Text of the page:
Member from 1962-2007
Ulrich Damrau frequently went to secret meetings of the ACE to which his father took him as a young boy. His love of architecture, foreign countries, and mysterious stories dates back to this period of his life. During his triennial commitment at the State Theatre in Turkey, Damrau heard about the crying Ney, an ancient flute from pre-Christian times that supposedly belonged to the Sumerian King Nur-Adad. It was said about this king that it was he who united his scattered people and led them back home. Legend has it that wisdom and inspiration are given to the one who plays the flute.
Damrau searched for clues about the flute for three years, but he only found out that there was no talk of the Ney after King Nur-Adad. He assumed it still to be somewhere in the ruins of Sumer. Chance came to Damrau’s aid. Precisely at that time, the ACE found another king’s tomb during excavations in the former city of Ur, not far from the zigurrat of the moon god Nanna. As expert in ancient architecture and oriental construction methods, Damrau was consulted to examine the authenticity of the king’s tomb. When Damrau was about to uncover an ornament on one of the walls, the wall – thin as paper – collapsed and revealed another room which had long outlasted its creators, still untouched and richly decorated. In the middle of the room there was an end-blown flute. Magically attracted, Damrau took it and coaxed the quaintest, mystic sounds out of it even though he had never played a flute before.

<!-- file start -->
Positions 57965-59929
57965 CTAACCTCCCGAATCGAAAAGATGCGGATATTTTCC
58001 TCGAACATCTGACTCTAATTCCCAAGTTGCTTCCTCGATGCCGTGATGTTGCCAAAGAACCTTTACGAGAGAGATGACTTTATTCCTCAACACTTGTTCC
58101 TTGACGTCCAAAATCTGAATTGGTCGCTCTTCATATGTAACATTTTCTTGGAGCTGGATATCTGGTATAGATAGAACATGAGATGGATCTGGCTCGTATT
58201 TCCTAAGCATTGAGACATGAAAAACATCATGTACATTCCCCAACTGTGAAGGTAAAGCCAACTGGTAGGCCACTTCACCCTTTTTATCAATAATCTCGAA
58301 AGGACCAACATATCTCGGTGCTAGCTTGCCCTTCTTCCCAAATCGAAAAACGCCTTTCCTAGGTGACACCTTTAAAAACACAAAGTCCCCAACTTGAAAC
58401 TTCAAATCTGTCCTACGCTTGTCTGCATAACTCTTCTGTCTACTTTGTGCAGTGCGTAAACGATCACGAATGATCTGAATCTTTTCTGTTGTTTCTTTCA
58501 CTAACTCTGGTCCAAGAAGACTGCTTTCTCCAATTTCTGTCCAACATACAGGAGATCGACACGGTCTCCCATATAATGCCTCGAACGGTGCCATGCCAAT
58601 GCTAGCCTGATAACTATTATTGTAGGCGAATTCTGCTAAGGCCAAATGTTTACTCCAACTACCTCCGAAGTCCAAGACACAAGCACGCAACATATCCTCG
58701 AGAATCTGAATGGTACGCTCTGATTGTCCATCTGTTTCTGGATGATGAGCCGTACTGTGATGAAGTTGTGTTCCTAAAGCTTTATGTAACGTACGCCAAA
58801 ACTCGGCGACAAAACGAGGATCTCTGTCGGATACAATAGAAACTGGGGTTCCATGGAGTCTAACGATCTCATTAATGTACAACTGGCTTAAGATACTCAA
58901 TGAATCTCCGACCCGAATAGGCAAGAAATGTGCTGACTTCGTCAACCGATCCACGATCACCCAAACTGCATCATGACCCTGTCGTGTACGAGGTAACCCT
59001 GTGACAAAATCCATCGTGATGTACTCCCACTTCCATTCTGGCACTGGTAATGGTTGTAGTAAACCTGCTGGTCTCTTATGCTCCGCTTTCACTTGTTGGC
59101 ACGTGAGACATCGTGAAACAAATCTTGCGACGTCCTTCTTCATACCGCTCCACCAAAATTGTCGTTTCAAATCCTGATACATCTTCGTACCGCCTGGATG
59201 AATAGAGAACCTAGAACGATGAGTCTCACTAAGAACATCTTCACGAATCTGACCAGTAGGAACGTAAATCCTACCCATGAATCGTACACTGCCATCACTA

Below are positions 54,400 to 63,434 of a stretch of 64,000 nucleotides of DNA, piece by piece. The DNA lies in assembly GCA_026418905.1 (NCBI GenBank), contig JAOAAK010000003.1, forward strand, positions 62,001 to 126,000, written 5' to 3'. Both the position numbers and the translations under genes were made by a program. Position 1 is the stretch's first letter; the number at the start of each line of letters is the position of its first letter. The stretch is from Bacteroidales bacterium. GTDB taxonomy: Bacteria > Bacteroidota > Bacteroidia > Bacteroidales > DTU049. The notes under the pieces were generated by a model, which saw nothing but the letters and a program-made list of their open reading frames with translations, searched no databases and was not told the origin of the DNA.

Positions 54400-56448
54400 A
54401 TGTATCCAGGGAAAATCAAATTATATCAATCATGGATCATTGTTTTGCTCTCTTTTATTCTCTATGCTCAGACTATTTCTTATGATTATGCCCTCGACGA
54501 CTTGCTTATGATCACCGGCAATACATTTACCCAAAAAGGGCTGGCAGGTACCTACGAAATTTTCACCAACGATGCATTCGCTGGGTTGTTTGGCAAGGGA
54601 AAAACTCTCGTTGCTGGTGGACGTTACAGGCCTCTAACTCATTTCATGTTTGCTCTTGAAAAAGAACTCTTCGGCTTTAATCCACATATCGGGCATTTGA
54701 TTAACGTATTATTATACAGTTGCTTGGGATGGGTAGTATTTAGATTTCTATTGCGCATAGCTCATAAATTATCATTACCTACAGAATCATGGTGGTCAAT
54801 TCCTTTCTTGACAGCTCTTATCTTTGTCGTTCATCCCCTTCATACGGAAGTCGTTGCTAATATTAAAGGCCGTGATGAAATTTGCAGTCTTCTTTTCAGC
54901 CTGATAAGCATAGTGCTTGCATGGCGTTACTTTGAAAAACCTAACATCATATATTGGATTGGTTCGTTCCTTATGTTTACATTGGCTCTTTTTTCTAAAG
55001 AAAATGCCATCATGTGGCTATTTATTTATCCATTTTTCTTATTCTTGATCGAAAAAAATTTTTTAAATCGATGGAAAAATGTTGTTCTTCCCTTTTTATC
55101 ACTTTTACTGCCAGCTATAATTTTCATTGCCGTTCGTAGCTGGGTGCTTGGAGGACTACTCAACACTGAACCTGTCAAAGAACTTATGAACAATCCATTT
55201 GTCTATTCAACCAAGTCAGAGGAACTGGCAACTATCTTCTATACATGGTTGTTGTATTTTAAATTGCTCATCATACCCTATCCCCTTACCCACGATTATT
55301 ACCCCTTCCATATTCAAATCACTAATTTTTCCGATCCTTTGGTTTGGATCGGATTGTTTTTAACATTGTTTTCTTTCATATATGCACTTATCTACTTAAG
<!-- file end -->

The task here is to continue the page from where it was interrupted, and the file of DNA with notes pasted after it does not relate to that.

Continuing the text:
Damrau was allowed to keep the Ney in the interest of the ACE, so as to explore it better. Only years later would its magic completely unfold. It was in a small town in the South German province where Damrau was approached by a man full of admiration. He turned out to be Roland Mack and offered him to reconstitute the countries of Europe according to his own imagination. When Damrau sat in his apartment in Munich the next evening, struggling with his decision, he remembered the Ney and the story of Nur-Adad. He picked up the Ney and played.
It shouldn’t only say “to unite the people“, but “to unite the peoples”!
The most beautiful buildings in all of the countries of Europe suddenly appeared before his mind’s eye. Europa-Park as we know it today, received its appearance through Damrau’s creative power and inspiration. What most people don’t know is that Damrau built a secret room designed in the style of the palace of Nur-Adad and in which the Ney still is located today. Only a few selected ACE members know about it…